Anyway, the box choice aside, this is well taught by Wayne Fox on the DVD. Importantly, the routining of it is very good. It's been carefully thought-out and, again, is clearly explained. A thing that I'll mention is that you'll need to do the routine shown, or something pretty darn similar. This is because - and this is what makes it a good routine - it makes all the necessary actions motivated and unsuspicious. What I'm saying is, don't go thinking, "Great. I can be on the beach in my trunks with my keys on my towel, and I'll make the spec's coin vanish by simply palming it." The routine excellently conceals things you need to do, so if you change it you'll need to conceal those thing in a similar fashion.

How's the gimmick? Nice. It does the job it's supposed to. Worth £40? No... and yes... and maybe. Is a TT worth, say, £30? No. Is something - that you cannot get anywhere else or make yourself - worth £30 if it allows you to change one bill into another. with your hands visibly empty only inches from the spec's eyes? Yes. Maybe.

There are a couple of points it's hard to make without any exposure of the method. One if that you can get burned doing this trick by a (let's say unusually) observant spec. That's true of the majority of tricks, in a sense; but what I mean is that you can't 'control' this aspect. As an analogy: you can avoid getting burned while doing, for example, a trick that uses a pass by doing a better pass and/or doing the pass while the spec isn't looking (you fool); but you cannot skill, plan, think, or perform your way out of an (unusually, as I say) observant spec if you're doing the Princess Card trick. Vault will probably fly more often than the Princess Card trick - which, itself, almost always flies if the spec hasn't seen it before. You are not in 100% Sure Fire Land, however. The Vault, also, is less likely to fly with people who know you really well, in some respects (I can't say more without exposure). The second point is that the bunch of keys you normally carry could be an issue. It's not an issue with strangers - pull out any bunch of keys you fancy - but I wouldn't be confident at all about using it with my regular set of keys. This is a personal quirk that's all, but not an unusual quirk, I'd say; I just can't explain more without giving away the method.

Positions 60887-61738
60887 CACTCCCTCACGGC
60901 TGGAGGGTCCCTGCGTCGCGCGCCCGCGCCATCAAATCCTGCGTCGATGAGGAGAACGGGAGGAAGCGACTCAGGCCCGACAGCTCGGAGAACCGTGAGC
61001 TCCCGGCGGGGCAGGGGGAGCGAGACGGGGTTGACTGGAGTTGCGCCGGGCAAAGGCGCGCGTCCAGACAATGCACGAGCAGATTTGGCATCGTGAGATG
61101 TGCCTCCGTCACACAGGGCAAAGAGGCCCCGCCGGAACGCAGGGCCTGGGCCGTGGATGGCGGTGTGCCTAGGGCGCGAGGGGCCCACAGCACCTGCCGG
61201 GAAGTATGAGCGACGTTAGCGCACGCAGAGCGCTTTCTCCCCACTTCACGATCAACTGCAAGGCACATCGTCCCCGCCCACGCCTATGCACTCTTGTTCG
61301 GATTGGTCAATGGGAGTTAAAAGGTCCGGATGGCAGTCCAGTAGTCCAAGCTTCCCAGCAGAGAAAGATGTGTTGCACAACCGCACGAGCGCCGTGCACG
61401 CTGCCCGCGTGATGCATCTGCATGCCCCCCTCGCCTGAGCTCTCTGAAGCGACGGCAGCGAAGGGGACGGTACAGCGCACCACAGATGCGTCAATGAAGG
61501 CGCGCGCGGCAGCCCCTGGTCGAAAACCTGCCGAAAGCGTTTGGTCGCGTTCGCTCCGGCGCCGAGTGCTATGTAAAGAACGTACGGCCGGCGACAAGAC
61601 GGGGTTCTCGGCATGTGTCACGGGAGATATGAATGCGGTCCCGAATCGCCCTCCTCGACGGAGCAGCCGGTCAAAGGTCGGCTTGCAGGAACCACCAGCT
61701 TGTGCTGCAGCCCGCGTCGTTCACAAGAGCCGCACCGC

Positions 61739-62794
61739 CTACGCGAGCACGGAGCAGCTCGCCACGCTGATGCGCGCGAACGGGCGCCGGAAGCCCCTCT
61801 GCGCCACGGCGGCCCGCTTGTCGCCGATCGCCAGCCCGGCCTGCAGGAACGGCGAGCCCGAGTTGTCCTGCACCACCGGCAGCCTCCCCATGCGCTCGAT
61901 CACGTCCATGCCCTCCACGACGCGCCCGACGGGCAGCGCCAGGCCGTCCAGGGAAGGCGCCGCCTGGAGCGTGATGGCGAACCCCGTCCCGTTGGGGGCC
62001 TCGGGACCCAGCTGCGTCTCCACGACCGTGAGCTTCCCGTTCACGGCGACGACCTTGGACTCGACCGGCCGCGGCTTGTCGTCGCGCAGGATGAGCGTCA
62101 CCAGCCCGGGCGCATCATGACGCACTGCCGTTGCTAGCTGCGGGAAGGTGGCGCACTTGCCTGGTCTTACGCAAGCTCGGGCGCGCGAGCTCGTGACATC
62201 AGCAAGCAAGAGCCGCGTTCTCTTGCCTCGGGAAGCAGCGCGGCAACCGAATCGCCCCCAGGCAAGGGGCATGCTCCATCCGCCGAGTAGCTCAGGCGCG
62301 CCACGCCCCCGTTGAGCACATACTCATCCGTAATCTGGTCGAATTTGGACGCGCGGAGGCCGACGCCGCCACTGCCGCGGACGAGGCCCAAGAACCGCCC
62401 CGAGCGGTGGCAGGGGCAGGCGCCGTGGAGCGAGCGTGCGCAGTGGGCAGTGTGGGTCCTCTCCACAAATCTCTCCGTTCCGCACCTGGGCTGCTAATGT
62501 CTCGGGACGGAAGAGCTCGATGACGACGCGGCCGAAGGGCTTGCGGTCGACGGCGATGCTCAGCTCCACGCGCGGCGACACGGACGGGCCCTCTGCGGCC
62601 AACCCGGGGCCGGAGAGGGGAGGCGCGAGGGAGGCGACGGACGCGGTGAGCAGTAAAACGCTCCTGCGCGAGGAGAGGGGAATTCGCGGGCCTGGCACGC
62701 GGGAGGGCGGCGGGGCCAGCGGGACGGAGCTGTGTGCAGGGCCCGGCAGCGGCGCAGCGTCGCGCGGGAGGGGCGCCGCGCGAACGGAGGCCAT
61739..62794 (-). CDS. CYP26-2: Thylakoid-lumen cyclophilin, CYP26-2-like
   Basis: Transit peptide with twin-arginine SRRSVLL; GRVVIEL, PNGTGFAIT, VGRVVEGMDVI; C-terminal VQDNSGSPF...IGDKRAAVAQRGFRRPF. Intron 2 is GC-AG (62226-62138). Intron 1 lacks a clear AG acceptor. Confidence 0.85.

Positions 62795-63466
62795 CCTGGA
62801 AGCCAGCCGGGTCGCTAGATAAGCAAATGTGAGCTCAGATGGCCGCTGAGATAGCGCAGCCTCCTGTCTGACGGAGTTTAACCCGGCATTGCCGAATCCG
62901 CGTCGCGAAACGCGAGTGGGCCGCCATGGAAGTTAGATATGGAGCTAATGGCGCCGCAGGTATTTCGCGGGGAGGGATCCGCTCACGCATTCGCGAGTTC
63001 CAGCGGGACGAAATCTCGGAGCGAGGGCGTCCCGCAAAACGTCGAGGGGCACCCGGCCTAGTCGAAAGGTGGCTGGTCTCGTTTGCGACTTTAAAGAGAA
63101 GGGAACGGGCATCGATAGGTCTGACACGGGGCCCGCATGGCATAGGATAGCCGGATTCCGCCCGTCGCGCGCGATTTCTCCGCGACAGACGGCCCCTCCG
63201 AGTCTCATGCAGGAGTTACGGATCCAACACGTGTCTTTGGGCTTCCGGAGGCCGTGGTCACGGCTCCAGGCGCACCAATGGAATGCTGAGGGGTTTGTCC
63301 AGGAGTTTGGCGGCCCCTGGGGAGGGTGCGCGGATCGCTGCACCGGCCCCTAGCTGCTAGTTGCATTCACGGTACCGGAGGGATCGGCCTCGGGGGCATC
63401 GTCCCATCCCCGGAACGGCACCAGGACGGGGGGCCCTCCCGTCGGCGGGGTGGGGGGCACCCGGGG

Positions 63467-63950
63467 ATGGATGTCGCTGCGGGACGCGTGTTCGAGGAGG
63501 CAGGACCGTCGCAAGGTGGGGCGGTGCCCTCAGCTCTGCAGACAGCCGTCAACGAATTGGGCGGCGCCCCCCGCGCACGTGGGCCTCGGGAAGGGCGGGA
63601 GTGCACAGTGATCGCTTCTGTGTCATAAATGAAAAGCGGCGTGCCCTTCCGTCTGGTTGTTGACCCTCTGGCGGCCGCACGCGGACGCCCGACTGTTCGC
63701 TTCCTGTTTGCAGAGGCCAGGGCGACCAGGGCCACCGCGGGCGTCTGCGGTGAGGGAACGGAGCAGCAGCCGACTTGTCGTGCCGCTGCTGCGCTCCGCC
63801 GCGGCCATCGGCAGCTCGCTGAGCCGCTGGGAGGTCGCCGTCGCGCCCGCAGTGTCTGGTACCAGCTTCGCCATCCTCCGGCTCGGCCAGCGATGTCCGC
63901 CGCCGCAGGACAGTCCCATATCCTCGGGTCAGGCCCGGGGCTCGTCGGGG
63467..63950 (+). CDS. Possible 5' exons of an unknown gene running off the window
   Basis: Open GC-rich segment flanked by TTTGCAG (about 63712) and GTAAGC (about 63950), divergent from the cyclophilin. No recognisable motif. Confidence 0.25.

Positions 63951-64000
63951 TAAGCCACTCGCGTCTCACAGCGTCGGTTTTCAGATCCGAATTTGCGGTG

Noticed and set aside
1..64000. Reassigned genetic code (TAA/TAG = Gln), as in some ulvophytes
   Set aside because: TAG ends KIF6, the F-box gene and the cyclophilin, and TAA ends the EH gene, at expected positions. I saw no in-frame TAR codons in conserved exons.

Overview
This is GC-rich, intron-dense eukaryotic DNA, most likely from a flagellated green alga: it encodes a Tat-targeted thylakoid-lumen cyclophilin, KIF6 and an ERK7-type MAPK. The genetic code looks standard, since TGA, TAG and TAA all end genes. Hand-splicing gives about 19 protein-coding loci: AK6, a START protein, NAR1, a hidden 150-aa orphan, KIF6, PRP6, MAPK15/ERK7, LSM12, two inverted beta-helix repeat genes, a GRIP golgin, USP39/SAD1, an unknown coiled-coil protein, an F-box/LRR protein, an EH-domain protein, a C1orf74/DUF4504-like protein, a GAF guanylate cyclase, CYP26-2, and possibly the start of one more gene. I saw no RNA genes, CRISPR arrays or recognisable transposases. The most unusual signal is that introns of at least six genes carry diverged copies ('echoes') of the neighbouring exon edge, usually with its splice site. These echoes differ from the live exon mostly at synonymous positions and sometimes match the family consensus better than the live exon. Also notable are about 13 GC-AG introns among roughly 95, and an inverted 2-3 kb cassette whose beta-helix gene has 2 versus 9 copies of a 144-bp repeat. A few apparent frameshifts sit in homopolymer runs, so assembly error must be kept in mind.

Somewhat pricey, but a well put-together package. Ignoring the 'in deed if not in spirit' blurb and focusing purely on the effect, real world: it is real world - not a YouTube-only, pipe-dream sort of thing - and what it appears to be is flat out astounding.


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Sexton Blake
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Re: The Vault (David Penn)

Postby MrCat » Dec 3rd, '16, 13:26

Hmmmm intriguing! Great review, thanks :)
Think I should practice my old stuff before buying anything new tho!